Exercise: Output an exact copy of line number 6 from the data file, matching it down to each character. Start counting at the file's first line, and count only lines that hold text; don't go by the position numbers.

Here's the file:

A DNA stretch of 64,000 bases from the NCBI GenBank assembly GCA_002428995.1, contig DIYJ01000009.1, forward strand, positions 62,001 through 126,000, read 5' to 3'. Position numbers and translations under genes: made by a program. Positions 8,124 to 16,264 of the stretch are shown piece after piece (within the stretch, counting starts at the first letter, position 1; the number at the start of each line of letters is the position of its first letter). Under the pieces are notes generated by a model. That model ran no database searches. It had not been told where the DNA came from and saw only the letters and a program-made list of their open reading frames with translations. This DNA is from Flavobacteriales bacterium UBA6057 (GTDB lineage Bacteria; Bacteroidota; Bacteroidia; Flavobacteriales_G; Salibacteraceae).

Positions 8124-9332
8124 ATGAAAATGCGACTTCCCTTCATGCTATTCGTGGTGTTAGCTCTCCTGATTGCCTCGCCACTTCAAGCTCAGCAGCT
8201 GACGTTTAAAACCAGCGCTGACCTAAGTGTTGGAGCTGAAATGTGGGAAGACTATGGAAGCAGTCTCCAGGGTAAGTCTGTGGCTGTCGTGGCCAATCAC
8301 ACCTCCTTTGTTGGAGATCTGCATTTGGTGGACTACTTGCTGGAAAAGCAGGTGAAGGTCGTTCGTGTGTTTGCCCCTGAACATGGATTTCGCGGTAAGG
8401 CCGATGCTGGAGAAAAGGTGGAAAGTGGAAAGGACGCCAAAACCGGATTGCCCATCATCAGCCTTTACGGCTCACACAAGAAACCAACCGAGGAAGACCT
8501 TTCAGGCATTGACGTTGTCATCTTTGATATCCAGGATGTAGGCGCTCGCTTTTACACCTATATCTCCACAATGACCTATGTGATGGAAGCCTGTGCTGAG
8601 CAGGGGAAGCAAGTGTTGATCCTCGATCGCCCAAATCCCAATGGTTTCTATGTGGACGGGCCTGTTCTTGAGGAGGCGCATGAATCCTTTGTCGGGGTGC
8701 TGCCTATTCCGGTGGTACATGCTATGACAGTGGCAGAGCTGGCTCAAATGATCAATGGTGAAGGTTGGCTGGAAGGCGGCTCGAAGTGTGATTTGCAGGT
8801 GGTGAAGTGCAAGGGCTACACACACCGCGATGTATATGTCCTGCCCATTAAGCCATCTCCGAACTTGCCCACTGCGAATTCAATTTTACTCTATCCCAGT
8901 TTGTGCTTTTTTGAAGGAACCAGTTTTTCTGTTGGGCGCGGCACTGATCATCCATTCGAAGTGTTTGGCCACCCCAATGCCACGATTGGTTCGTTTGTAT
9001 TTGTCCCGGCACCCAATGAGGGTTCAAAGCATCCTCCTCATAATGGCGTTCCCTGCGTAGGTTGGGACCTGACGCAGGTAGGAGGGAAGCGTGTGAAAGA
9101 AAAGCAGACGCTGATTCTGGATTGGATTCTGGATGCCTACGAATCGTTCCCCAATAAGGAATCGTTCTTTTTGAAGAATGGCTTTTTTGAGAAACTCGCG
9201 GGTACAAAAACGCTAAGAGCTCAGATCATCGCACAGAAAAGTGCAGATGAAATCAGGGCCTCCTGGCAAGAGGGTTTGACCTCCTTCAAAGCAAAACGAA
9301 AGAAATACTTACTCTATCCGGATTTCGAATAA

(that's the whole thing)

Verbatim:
8401 CCGATGCTGGAGAAAAGGTGGAAAGTGGAAAGGACGCCAAAACCGGATTGCCCATCATCAGCCTTTACGGCTCACACAAGAAACCAACCGAGGAAGACCT